Thesis structures

Is there a typical thesis structure? Just as there are different types of research, there are different ways of reporting it. Whatever format is used, a thesis needs to answer these questions which form the structural base:

  • What was done?
  • Why was it done?
  • How was it done?
  • What were the results?
  • What do they mean?
  • Why are they important?

Here are some common patterns of thesis structure in broad disciplinary groupings.


There are various ways you can help your reader make sense of what you are trying to say in your thesis. One of the easiest ways to do this is through the use of an appropriately named and structured system of headings. Headings and subheadings in your thesis serve a similar purpose to road signs in a foreign city. The best signage systems can not only prevent you from getting lost on the route from Point A to Point B, but they can also help you find your way back on track if you do get disoriented. In the same way, headings can not only tell your readers where they are now, but where they have been, and also where they are going.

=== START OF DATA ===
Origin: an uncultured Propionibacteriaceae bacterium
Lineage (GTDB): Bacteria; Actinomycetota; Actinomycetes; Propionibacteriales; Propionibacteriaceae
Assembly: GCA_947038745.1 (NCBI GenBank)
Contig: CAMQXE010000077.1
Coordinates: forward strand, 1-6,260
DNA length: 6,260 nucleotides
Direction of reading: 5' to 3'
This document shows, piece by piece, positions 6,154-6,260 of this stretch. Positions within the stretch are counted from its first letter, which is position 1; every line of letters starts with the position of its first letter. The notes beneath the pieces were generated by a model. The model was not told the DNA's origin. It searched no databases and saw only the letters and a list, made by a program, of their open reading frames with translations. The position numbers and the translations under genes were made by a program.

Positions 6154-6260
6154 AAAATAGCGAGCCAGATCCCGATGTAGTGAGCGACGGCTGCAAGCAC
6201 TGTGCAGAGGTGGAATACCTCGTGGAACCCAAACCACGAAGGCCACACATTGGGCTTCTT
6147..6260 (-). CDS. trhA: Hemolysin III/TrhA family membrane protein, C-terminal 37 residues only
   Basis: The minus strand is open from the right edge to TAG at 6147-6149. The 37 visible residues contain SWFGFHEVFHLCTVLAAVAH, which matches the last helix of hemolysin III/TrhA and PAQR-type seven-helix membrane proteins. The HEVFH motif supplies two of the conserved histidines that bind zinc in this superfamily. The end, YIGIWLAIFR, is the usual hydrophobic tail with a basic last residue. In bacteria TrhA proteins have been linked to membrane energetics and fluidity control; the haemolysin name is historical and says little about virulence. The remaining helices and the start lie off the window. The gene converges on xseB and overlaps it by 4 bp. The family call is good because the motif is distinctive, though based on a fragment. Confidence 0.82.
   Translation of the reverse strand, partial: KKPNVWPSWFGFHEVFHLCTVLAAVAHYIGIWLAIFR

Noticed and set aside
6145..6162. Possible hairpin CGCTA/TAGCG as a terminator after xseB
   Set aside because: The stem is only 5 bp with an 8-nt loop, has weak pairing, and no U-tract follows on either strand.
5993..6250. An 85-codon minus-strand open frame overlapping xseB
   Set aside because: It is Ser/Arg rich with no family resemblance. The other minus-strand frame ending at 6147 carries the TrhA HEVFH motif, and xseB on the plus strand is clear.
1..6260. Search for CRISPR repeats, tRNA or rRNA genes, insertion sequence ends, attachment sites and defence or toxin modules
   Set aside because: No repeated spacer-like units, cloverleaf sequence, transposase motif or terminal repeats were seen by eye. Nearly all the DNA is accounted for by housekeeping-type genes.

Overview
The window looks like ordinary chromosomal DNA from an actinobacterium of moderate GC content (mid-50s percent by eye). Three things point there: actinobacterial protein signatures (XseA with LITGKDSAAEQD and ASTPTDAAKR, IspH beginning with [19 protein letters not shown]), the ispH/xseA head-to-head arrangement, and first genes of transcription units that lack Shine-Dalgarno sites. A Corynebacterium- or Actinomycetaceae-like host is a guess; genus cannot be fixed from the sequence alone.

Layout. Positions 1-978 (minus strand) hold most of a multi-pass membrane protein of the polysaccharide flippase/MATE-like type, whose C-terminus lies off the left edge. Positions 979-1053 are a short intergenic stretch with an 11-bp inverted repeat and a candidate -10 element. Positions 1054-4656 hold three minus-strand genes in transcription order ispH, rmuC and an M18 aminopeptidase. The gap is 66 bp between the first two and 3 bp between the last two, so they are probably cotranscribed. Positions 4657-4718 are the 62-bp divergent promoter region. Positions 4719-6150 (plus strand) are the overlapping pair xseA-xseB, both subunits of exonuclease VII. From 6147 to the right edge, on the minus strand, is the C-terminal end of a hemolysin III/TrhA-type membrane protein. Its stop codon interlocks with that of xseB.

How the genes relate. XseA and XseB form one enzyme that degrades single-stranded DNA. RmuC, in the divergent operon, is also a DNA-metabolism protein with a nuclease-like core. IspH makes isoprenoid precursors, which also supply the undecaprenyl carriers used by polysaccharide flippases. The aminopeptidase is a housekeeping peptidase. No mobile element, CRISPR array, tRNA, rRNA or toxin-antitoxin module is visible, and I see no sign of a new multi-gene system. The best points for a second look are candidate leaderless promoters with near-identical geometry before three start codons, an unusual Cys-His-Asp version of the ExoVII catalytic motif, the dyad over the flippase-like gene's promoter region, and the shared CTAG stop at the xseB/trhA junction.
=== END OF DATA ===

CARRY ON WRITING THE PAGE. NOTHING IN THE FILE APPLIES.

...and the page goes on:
You can also provide your reader with some valuable directions in the text of your thesis itself.